It’s been less than a month since Donald Trump’s official NFT trading cards launched to a mostly perplexed response, even from his supporters, and the ensuing hype was sizable but short-lived. Now the NFT trading card project has slumped to new lows as trading demand continues to vanish.

Secondary market trading volume for the Trump Digital Trading Cards project hit a new daily low of just over $21,000 on Sunday, per data from CryptoSlam. The largest single-day tally for the project so far in 2023 is just shy of $33,000 on January 5.

Sunday’s tally marks a more than 99% decrease in daily volume from the peak day on December 17, when more than $3.5 million worth of the NFTs were traded soon after the original primary sale. There were more than 2,000 unique buyers on that date last month, and over 3,300 unique buyers on December 16 as prices started climbing.


But on Sunday, when sales volume hit a new daily low, CryptoSlam reported just 28 unique buyers across 98 total transactions. Likewise, prices have fallen sharply since the peak. The floor price, or cost of the cheapest-listed NFT on a marketplace, has dropped from a high of about 0.84 ETH ($995) on December 17 to just 0.16 ETH ($215) today.

That’s still more than double the original $99 mint price, representing a potential profit for users who purchased one of the digital cards during the primary sale. However, holders who purchased on the secondary market at or near the peak of the hype may find diminishing resale demand for the disgraced former president’s digital collectibles.

The NFT collection spans 45,000 digital cards showing the one-time leader in fantastical cosplay, dressed up as an astronaut, cowboy, or superhero. The collectibles were minted on Polygon, an Ethereum sidechain, and offered initial buyers a chance to win perks like dinner or a meet-and-greet opportunity with Trump.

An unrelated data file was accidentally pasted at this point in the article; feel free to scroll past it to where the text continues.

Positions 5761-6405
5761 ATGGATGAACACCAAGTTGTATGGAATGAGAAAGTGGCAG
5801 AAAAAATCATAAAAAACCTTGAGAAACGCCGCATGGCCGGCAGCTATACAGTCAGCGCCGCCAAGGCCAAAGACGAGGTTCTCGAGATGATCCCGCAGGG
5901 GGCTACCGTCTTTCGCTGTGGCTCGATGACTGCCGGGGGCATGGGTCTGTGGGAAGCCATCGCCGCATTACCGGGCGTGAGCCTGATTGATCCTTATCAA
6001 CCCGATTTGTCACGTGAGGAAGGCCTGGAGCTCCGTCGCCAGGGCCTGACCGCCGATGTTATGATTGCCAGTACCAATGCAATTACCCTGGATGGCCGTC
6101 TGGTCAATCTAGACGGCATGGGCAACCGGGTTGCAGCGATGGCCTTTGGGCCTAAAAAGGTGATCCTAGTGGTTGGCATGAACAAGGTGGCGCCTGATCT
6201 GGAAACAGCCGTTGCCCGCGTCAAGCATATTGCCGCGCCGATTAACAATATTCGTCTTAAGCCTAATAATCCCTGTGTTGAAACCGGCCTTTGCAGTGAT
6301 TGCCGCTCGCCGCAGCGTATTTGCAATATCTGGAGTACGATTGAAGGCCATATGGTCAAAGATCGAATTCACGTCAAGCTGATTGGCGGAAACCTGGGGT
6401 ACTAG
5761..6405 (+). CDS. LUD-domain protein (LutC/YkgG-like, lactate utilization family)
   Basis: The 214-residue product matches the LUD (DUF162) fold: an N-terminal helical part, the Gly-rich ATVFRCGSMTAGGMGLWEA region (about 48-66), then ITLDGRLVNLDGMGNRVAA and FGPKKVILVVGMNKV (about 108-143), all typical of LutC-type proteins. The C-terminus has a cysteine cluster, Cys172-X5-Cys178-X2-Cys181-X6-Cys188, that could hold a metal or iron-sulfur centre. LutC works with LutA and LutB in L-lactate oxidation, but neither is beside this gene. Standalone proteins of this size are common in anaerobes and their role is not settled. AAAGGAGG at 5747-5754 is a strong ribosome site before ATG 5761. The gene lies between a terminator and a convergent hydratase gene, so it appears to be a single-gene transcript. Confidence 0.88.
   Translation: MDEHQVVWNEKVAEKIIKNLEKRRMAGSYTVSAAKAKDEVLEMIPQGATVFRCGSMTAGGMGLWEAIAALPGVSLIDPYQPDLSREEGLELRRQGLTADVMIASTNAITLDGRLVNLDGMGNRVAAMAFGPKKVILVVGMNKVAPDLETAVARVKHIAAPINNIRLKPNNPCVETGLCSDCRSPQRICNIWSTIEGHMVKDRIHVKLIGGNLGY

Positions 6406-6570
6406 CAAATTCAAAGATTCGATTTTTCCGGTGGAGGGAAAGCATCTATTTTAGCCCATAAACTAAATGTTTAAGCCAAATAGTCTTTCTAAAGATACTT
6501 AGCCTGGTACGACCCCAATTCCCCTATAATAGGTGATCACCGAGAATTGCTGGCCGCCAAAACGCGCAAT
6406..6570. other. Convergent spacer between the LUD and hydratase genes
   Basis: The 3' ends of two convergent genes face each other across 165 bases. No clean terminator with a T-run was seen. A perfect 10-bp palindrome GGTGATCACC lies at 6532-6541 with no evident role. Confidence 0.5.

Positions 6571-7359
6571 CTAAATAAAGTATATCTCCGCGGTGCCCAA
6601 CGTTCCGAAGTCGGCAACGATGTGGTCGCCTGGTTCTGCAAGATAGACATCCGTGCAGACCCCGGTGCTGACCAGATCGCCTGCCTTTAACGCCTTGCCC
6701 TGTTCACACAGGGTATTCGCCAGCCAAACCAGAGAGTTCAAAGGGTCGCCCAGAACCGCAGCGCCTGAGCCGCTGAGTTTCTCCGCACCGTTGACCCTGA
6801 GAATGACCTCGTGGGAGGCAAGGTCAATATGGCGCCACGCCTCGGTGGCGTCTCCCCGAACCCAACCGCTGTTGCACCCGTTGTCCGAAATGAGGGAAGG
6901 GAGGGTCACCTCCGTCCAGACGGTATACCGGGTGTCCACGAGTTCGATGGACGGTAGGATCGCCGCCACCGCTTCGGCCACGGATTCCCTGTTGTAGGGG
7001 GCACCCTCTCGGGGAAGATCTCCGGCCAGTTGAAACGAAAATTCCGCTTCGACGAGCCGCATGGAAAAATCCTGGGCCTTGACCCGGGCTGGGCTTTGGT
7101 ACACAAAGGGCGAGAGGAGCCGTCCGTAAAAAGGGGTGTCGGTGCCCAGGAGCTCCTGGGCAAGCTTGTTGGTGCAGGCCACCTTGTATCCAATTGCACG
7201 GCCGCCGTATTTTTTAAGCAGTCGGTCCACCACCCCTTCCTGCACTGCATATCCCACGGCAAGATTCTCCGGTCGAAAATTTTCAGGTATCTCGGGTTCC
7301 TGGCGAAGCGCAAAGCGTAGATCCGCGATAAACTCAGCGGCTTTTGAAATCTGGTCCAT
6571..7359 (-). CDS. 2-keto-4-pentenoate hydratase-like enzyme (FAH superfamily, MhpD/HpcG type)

The project sold out 44,000 of the NFTs within 24 hours, generating more than $4 million from the primary sale, with the other 1,000 collectibles held back by the creators. Since then, the Trump NFTs have yielded more than $10 million worth of secondary market trades, with the Utah-based company behind the collection taking a 10% cut from any sales on marketplaces that enforce resale royalties.

The NFTs were widely mocked across social media and on late-night television shows, including on “Saturday Night Live,” and quickly surged in value and trading activity.


But as the latest sales data shows, the initial spike has rapidly given way to apathy among traders who might have bought in “for the lulz” just a few short weeks back. Even Crypto Twitter is barely paying attention to them anymore, moving on to Solana’s dog-themed BONK token and other so-called “degen” plays.

To be fair, it’s very common for a prominent NFT collection to surge in value and trading demand just after its launch, and then see that momentum fall off a cliff. That happened with Art Gobblers, for example—a controversial Ethereum project that debuted in late October and quickly surged. On Sunday, it racked up less sales volume than Trump’s project, per CryptoSlam, with just over $16,000 worth across five transactions.

It’s much rarer for an NFT project to sustain hype over a long period of time or peak long after the initial mint, as we’ve seen with the industry-leading Bored Ape Yacht Club, for example. So far, Trump’s NFT collection doesn’t appear to be bucking the trend: it’s only the 96th best-selling project over the last 24 hours, according to CryptoSlam’s ranking.

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